God bless.
Gerard

This item first appeared in Six Ways News to receive the magazine direct to your inbox contact the editor.

From the Minister

On the 13th of this month, which we know as October, but also call Black History Month, we will also be focussing on sanctuary. This will be the day, God willing, when we mark our intention to be a place that is open, welcoming, inclusive and intentional about providing a safe place for people seeking asylum and that this should be in the light of our overall approach. In the struggle against the oppressive apartheid system, Nelson Mandela headed up a rainbow coalition from people from different backgrounds. Dr Martin Luther King Jnr also stood side by side with people from backgrounds other than African American.
My point is that in order to welcome some we need to welcome all; in order to welcome all we need to welcome some. If we say we are serious about being welcoming and inclusive, this needs to apply across the board, but sometimes it is good and it is needful to concentrate on and redress imbalances that need addressing.
This is why there is no White History Month! A bias against and disregard for the history and achievements of people of colour needs to be countered.
This is why, as Christians we need to have churches like ours that declare themselves as Churches of Sanctuary to assert that it can be very hard for people seeking asylum to feel welcomed in society today.
Jesus himself was a refugee in Egypt and the Old Testament is full of commands to welcome the stranger, the alien, the foreigner:
“Don’t mistreat any foreigners who live in your land. Instead, treat them as well as you treat citizens and love them as much as you love yourself. Remember, you were once foreigners in the land of Egypt. I am the Lord your God” (Leviticus 19.33-34).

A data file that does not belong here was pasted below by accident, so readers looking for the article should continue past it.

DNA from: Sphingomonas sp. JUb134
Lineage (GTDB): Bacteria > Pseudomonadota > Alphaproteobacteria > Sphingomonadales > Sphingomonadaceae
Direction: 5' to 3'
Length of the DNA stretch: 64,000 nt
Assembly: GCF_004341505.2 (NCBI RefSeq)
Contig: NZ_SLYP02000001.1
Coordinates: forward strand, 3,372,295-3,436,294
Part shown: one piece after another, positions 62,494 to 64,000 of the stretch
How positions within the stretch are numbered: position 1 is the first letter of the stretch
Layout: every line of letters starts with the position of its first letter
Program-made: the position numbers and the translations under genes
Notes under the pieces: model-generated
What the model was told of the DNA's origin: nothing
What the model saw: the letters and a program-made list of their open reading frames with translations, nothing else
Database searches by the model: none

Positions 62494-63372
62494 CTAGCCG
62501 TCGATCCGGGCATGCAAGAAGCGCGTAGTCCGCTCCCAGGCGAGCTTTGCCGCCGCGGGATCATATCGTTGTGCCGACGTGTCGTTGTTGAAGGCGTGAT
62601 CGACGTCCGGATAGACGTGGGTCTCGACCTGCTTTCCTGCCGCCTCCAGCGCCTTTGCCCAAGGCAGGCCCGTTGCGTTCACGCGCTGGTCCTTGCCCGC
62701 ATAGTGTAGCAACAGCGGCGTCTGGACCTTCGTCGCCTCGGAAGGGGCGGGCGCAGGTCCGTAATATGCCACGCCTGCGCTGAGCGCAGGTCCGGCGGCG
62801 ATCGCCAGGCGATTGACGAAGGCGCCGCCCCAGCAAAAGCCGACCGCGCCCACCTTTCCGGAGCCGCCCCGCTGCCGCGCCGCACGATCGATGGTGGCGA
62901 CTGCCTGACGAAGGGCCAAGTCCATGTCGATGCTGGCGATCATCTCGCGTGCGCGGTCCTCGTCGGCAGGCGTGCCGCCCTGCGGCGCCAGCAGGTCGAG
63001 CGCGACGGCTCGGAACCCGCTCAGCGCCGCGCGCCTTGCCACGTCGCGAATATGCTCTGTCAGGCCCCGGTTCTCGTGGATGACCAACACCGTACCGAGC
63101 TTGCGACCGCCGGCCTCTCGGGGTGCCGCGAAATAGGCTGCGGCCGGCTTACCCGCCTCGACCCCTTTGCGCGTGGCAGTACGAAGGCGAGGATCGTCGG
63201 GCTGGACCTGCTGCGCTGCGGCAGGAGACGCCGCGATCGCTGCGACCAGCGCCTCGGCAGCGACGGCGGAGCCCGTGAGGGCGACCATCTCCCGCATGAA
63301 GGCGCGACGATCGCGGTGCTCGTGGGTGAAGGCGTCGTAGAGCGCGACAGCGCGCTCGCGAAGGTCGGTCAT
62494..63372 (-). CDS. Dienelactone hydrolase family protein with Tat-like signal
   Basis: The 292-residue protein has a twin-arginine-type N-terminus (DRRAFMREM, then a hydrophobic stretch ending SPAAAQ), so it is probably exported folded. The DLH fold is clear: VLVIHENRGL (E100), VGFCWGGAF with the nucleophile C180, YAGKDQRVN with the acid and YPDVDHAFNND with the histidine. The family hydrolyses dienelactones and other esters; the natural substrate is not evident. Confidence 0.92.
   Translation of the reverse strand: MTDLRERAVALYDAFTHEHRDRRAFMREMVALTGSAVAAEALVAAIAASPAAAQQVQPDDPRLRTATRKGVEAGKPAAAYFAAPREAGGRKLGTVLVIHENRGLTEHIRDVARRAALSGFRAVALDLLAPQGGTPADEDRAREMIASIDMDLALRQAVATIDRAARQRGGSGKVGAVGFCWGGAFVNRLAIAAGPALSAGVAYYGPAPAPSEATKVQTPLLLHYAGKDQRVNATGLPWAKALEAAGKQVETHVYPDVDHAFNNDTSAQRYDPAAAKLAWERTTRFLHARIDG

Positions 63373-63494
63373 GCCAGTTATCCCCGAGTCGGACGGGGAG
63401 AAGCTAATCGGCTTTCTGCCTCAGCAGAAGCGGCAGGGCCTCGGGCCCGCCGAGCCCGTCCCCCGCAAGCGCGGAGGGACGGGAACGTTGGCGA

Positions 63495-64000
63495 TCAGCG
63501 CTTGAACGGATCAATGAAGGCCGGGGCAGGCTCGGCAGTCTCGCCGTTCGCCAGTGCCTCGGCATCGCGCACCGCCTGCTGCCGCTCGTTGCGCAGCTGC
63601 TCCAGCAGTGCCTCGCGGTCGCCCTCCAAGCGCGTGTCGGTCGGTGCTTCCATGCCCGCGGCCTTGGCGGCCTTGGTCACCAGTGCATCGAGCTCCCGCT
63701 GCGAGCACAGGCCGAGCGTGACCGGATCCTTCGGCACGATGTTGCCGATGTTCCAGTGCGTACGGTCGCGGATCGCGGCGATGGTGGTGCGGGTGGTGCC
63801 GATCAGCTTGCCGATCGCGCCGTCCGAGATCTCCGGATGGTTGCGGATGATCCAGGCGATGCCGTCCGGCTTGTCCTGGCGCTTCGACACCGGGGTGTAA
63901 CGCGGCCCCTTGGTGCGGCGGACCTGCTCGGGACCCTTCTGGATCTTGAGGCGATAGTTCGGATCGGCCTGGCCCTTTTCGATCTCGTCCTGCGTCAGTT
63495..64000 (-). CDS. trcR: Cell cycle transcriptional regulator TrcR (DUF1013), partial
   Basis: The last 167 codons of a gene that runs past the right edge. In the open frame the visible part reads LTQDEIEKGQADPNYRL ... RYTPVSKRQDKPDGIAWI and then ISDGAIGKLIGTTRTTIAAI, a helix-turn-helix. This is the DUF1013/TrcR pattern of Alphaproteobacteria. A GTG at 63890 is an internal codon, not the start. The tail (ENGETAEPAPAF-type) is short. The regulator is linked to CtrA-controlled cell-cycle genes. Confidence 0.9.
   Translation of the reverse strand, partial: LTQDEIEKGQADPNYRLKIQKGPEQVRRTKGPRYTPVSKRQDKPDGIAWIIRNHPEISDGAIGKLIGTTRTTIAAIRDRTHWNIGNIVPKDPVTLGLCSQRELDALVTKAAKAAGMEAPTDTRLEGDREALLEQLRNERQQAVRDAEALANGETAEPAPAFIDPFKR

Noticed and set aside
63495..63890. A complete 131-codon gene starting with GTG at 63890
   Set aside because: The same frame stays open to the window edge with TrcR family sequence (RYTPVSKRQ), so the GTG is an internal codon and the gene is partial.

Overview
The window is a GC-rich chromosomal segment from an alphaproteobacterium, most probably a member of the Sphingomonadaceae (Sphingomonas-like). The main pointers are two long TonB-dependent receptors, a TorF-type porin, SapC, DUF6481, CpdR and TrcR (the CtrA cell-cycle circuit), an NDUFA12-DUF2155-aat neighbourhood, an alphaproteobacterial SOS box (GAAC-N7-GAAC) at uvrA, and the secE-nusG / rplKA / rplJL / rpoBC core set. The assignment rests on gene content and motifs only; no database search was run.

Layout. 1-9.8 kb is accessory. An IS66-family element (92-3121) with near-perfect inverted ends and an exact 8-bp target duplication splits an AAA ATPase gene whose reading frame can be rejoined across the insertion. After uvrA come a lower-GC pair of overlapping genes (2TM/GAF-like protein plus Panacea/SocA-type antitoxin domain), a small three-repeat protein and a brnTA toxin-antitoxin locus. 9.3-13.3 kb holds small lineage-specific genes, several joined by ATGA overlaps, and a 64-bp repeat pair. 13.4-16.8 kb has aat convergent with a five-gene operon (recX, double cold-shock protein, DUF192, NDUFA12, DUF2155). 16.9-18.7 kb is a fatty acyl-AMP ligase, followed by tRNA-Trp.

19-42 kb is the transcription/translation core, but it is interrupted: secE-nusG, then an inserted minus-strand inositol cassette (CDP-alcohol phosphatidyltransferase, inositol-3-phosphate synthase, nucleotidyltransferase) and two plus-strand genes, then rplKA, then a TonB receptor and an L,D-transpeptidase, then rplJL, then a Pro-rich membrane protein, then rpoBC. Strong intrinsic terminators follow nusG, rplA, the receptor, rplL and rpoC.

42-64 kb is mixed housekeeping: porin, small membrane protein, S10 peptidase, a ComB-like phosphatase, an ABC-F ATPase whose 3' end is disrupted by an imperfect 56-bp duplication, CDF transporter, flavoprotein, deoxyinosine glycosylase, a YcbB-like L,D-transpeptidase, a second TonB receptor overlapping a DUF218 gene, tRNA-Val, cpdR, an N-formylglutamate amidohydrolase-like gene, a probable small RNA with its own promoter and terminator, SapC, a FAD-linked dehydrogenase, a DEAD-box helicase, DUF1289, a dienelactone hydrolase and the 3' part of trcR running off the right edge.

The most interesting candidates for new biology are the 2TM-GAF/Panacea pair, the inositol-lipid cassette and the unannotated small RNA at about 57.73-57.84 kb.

God bless.

Gerard.

From The Minister

“The stranger who resides with you shall be to you as a citizen among you; you shall love the stranger as yourself” Leviticus 19: 34

In a Church Members’ meeting earlier this year, we affirmed that we would do what we can to live up to the title of Church of Sanctuary”.

Why?
We are a church situated in a place where people from all over the world come to live and many of these people are seeking sanctuary, seeking safety because of war or persecution.

Why?
Because, as Jacinda Arden, Prime Minister of New Zealand said after the Christchurch massacre, “They are us”. Many of our church members are people who have sought safety here in the UK, or whose family have.

Why?
Because the God tells us again and again through Jesus and through the scriptures, that we must welcome the stranger.
What does it mean?

Being a Church of Sanctuary means that we do what we do already. We welcome, we include, we love. We see the humanity in all who come to us. We challenge hostility and hatred. We make space for new people. We are doing this already.
Already we have a Place of Welcome, ESOL classes, a foodbank.

Becoming a Church of Sanctuary means that we become a little bit more intentional about this and make sure that these core Christian values go right across the board.

We will be identifying a couple of people to oversee “Sanctuary” in our church.
On the 13 th October we aim to be formally recognised as a Church of Sanctuary and have Richard Reddie from Churches Together in Britain and Ireland coming to preach.